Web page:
Some people are not cut out for desk jobs. There is an allure of working with your hands or not being chained to a desk. However, certain manual labor jobs are more dangerous than the average office job. FELA, or Federal Employers Liability Act, was designed to protect railroad workers and to give them recourse, if they suffer an injury on the job.
To even begin explaining how one could be injured working for a railroad is a long list of items. Many of which, may not account for a variety of “mystery factors” that could impact or cause a railroad accident workplace injury. FELA was established over a century ago and continues to provide a system for legal recovery for injured railroad workers and their families.
Nearly all injuries suffered as a railroad employee can and will be protected under FELA if the employee is injured on the job. This includes those workers in which their primary duties are not performed in or around trains. Claims under FELA can be made directly to the believed responsible employer or railroad company, and can even be brought as an injury suit in federal or state court, if necessary. The difference between FELA-protected workers and the average worker is that fault does not need to be proven.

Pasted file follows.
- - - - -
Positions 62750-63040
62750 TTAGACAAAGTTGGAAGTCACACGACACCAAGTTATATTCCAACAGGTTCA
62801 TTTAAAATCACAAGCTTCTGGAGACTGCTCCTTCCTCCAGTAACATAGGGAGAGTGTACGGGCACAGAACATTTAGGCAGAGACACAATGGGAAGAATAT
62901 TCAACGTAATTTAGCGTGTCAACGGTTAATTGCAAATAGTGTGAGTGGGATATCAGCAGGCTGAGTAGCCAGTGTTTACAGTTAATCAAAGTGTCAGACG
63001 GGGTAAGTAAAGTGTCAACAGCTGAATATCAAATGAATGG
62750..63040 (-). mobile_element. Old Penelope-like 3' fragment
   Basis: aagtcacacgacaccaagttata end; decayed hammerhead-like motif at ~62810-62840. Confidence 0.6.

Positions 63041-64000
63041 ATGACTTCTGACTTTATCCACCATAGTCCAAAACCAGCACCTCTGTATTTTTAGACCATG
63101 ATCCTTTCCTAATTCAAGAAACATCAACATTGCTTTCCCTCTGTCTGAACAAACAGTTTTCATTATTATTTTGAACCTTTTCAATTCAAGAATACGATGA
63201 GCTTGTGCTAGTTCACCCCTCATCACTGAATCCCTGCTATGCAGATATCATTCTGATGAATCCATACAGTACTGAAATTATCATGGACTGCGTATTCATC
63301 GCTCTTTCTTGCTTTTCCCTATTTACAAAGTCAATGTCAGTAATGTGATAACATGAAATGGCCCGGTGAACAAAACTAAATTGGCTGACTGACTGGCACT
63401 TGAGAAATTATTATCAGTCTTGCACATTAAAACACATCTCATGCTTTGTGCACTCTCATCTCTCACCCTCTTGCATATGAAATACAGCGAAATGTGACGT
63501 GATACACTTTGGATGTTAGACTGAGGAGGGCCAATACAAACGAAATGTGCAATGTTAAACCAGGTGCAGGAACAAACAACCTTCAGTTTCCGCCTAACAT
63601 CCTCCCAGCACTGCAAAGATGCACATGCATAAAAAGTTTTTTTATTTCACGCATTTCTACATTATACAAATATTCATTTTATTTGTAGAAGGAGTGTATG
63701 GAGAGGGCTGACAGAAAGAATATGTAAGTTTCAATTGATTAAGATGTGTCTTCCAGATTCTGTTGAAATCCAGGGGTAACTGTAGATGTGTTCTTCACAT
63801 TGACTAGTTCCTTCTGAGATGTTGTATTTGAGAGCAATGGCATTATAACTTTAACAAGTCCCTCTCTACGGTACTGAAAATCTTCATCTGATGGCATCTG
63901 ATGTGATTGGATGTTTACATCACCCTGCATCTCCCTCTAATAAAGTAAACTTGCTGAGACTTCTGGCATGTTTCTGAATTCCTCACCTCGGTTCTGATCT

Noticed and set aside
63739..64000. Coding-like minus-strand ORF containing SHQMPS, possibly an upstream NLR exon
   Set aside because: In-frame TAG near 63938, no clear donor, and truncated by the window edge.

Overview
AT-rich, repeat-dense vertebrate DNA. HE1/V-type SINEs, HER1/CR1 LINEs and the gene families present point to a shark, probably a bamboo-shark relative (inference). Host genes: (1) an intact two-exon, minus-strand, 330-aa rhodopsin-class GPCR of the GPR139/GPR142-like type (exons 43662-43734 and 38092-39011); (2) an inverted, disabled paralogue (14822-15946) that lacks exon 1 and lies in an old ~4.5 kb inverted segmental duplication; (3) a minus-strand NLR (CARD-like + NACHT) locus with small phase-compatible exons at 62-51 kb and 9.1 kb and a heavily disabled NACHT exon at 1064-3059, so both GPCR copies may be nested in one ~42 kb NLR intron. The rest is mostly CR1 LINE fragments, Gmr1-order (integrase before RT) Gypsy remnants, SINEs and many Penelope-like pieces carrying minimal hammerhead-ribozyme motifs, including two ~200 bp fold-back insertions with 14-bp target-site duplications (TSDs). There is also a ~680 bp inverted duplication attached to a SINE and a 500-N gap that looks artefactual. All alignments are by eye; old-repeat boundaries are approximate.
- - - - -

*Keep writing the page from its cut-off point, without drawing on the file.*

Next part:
Instead, one will need to show that the defendant (such as a railroad, its employees or an equipment manufacturer) was somehow negligent and this caused the worker’s injuries. The goal of this FELA claim is to show that the defendant in some way failed to provide a railroad worker with a reasonably safe place to work, and it then resulted in an injury to the railroad worker. This is a lower threshold of proof in comparison to the average worker and their work-related injury, outside of FELA.